Last year, a LinkedIn article about ghosting went viral and according to the piece, it’s derailing the recruiting process at companies all over the world. No matter how it happens, ghosting signals a failure of communication. However, research suggests this isn’t a new problem, it’s just becoming more common place.

In today’s job market, people are busier and more stressed, and therefore more likely to choose convenience over courtesy. It goes without saying that this is not something organisations should take lightly. So, what exactly can employers do to ensure that current or potential employees don’t pull a vanishing act on you?

Communication is key

It is imperative for an employer to keep the lines of communication with job candidates open right from the word go. This means that an employer should be transparent about the position they’re looking to fill and provide candidates with a timeline as to how the process will work.

Employers should also be sure to check that job descriptions are accurate, carefully detailing expectations and responsibilities for the role. This will help to avoid any awkward conversations later down the line, realising the job isn’t for them and ‘ghosting.’

Candidates may be more likely to go MIA if they feel they’re disconnected from the process. Therefore, it’s important to encourage candidates to come back to you if they have any questions or concerns. Remember, even if there’s no news, it’s always good to keep in touch so the candidate knows you’re still keen.

Personalise the process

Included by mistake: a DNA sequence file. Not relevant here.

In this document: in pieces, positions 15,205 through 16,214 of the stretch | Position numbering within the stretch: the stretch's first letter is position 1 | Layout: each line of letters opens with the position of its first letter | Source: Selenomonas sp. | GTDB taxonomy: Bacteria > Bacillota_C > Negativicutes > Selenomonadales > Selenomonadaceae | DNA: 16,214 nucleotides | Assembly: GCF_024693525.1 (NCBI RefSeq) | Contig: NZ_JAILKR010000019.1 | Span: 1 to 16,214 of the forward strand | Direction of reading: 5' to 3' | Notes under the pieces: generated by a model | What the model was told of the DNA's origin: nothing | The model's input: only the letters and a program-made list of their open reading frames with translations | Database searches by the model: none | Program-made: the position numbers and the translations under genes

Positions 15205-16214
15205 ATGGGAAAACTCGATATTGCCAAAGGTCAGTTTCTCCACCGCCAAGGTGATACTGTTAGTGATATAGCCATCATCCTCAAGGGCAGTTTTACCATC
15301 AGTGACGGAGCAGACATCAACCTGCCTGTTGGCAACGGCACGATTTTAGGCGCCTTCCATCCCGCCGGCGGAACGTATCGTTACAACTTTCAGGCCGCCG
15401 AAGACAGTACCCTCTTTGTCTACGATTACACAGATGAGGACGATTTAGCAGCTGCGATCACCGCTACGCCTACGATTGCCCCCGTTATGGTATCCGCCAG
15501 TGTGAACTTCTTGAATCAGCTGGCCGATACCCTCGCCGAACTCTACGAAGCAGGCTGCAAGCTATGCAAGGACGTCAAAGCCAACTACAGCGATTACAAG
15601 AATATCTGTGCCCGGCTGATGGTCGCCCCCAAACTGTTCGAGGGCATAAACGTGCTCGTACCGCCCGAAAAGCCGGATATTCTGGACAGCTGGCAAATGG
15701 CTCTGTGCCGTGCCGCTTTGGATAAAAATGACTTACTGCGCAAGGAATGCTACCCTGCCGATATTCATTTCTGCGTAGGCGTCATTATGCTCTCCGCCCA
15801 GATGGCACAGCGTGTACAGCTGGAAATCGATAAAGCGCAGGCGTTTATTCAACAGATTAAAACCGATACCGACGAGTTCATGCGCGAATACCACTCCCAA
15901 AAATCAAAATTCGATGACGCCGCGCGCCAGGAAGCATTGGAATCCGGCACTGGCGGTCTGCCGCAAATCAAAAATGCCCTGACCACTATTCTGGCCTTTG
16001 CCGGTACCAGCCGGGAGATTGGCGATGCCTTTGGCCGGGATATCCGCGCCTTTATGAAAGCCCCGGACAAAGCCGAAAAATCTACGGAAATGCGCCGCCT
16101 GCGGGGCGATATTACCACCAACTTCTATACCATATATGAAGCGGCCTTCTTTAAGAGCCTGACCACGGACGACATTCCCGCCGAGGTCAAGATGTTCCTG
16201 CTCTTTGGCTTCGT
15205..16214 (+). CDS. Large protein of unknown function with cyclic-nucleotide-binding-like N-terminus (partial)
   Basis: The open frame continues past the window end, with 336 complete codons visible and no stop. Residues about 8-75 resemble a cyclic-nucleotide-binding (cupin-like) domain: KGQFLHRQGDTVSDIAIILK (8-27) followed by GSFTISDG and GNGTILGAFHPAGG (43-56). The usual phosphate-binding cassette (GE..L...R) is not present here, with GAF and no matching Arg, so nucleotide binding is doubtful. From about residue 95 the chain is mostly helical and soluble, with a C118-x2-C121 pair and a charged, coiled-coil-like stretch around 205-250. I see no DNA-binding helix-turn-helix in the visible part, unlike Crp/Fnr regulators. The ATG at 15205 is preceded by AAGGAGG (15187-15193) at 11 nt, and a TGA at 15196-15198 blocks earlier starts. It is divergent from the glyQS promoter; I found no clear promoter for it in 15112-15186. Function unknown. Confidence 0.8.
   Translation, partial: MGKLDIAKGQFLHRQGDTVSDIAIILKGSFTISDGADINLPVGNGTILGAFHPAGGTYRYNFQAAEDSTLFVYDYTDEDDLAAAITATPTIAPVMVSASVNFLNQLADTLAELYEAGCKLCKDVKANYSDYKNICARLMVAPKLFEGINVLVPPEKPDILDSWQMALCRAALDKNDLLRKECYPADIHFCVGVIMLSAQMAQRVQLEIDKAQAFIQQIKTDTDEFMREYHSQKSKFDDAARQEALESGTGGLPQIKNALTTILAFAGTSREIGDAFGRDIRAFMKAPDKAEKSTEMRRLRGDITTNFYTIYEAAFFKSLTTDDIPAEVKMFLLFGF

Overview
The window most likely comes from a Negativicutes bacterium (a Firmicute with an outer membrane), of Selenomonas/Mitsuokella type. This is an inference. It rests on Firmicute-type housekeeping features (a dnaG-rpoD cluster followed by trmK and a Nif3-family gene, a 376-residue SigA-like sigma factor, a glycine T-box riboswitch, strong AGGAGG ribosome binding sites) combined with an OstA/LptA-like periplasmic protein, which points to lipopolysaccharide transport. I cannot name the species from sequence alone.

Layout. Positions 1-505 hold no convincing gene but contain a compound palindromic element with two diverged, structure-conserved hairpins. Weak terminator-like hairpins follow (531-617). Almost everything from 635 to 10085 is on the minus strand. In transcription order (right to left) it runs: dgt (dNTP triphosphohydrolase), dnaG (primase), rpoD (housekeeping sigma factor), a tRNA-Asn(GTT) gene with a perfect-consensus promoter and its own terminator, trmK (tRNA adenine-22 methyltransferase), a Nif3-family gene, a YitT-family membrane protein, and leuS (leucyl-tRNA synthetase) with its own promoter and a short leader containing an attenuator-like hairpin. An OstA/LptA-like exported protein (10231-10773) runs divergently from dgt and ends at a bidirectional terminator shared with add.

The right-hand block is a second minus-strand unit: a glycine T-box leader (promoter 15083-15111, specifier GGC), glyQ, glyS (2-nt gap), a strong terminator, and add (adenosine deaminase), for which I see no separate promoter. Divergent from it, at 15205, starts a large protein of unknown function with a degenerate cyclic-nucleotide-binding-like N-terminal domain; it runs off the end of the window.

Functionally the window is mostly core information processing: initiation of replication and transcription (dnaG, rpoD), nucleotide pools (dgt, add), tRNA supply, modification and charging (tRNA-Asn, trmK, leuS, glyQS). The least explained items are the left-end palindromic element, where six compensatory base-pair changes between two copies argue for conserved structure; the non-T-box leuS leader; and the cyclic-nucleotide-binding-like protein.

Recruiters and HR should attempt to personalise the recruiting process and conduct meaningful, in-depth interviews, preferably face-to-face, where they can get a good read of the candidate and vice-versa. It’s important to attempt to understand the candidate’s motivations, goals and aspirations, trying to learn as much as you can beyond their application. Again, this ensures there are no crossed wires later down the line.

Know your culture and brand

A brand isn’t just words or logos, rather it summarises the personality of your company. It’s how you’re perceived as an employer. A strong employer brand that displays the culture of your organisation and ticks all the boxes for candidates will help to keep ghosts at bay. Part of attracting good candidates is fostering and maintaining a positive workplace culture, where employees feel valued, respected and engaged by the work they do.

Thanks to the internet and plethora of websites available, candidates can conduct thorough research on your workplace and gather an initial picture before even stepping foot inside the building. Make sure your social media platforms are up-to-date and highlight the best bits of the organisation and the work it does. If you’re a great match for a candidate in terms of job role, work culture and benefits, then joining you is a no-brainer for them.

Be aware of your competitors

An employer will be in a much better position with regard to hiring if it knows its competition and what its competitors are offering – think about salary and benefits as a good starting point. It’s also worth keeping in mind that a candidate might also be applying to the competition, so be sure to have something that sets you apart.